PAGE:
Current industry efforts are failing to increase diversity in engineering. Instead of continuing to develop solutions that don’t work, we need to redefine what it means to be an engineer.
There’s a lack of diversity in engineering that no one seems to know how to fix. In 2018, as many as 8.6 million people made up the STEM workforce in the U.S., with the number of jobs consistently increasing more than in any other sector. But of those 8.6 million people, a whopping 84 percent were either Caucasian or Asian males. And while women make up the majority of undergraduate students in the U.S., only 21 percent of Bachelor’s degrees awarded in engineering in 2015 were to female graduates.
It’s not that no one is talking about this issue — in fact, a large number of companies have begun to make it a priority. Organizations like Girls Who Code have made it their mission to close the gender gap in technology, while larger companies like Google have begun to release annual diversity reports and create roles like Chief Diversity Officer.
Business executives now acknowledge that diversity is a key contributor to their bottom line, with findings from a recent BCG study showing that more diverse leadership teams boost innovation and increase revenue by an average of 19 percent.
So if everyone seems to be on the same page about diversity in engineering, why aren’t we seeing improvements in the industry?
Why Current Engineering Diversity Efforts Fall Short
To understand why these discouraging statistics persist, we need to better understand the limitations of current efforts to fix the problem. When we take a look at the industry, there are hundreds of suggestions centering around the people being recruited and an organization’s approach to diversity. Articles with recommendations ranging from “set up mentorship and training programs” to “moving away from employee referrals could help increase diversity” are a dime a dozen.
But with these efforts producing lackluster results, it may be time to try something new.
Each of these solutions is based on a common assumption: that what it means to be an “engineer” is fixed and cannot change. As a result, all of our efforts naturally have involved finding and training more people to fit into the current paradigm.
But what if this assumption is a part of the problem? When an engineering skillset is highly specialized and restrictive, the field will inherently exclude a large number of people. What if instead of trying to fit more people into the traditional definition of what it means to be an engineer, we simply redefined what it meant to be an engineer?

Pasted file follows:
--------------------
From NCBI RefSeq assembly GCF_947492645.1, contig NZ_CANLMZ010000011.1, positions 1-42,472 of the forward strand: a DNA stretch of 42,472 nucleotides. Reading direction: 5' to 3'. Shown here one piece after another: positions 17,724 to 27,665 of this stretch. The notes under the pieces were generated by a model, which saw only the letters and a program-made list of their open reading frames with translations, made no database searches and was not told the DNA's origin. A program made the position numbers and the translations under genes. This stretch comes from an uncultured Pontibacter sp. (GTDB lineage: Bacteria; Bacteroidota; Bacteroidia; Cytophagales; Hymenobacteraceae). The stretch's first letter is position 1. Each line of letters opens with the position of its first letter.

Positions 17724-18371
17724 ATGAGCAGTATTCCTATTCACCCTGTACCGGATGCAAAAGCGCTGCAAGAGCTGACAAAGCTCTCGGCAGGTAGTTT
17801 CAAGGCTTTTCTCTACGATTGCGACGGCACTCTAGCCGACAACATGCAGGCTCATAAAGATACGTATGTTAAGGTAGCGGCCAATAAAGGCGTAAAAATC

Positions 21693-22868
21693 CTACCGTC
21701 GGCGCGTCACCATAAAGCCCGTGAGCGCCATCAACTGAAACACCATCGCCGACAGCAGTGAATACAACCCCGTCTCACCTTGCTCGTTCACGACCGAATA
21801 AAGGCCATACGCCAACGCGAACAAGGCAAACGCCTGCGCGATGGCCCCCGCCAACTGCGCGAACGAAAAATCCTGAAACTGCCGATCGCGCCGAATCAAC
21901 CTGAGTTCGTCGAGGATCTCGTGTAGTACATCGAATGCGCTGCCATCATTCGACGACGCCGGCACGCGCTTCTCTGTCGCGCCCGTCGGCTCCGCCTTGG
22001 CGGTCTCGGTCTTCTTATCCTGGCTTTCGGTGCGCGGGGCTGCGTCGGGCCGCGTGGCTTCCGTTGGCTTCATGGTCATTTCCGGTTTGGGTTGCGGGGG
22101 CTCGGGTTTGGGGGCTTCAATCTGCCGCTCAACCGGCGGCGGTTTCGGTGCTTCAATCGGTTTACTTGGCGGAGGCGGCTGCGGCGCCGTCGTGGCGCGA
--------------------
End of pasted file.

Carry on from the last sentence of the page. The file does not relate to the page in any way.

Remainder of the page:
The Future of Software is Configuration, Not Code
If we lower the point of entry to become an engineer, then the people in the industry will naturally begin to change — the engineering conversation automatically extends to more and different types of people. So what does this look like in practice?
For one, it requires a solution that will limit complexity to make building applications accessible to more people. It should put the power of engineering into the hands of people who have ideas, rather than simply the hands of people who have been able to learn the existing programming languages.
Overall, this means that people from all lines of business who might have formerly had to request product updates from developer and IT teams can be empowered to make these changes themselves.
Diversity for a Better Product
Finally, it’s important to acknowledge that diversity isn’t just about a status quo or about furthering your revenue. By opening up software development to people from a wider range of backgrounds, you expose your application to new perspectives and create an inherently more well-rounded product.
Redefining what it means to be an engineer requires a unique solution, but it will make a critical difference. With companies and schools continuously struggling to find a way to diversify the engineering workforce, it’s never been more important to reexamine the skills necessary to be a developer. By changing the terms of engineering and prioritizing the ability to be logical and process-oriented rather than well-versed in programming languages, we can allow new voices to contribute directly to software development — new voices that the industry desperately needs.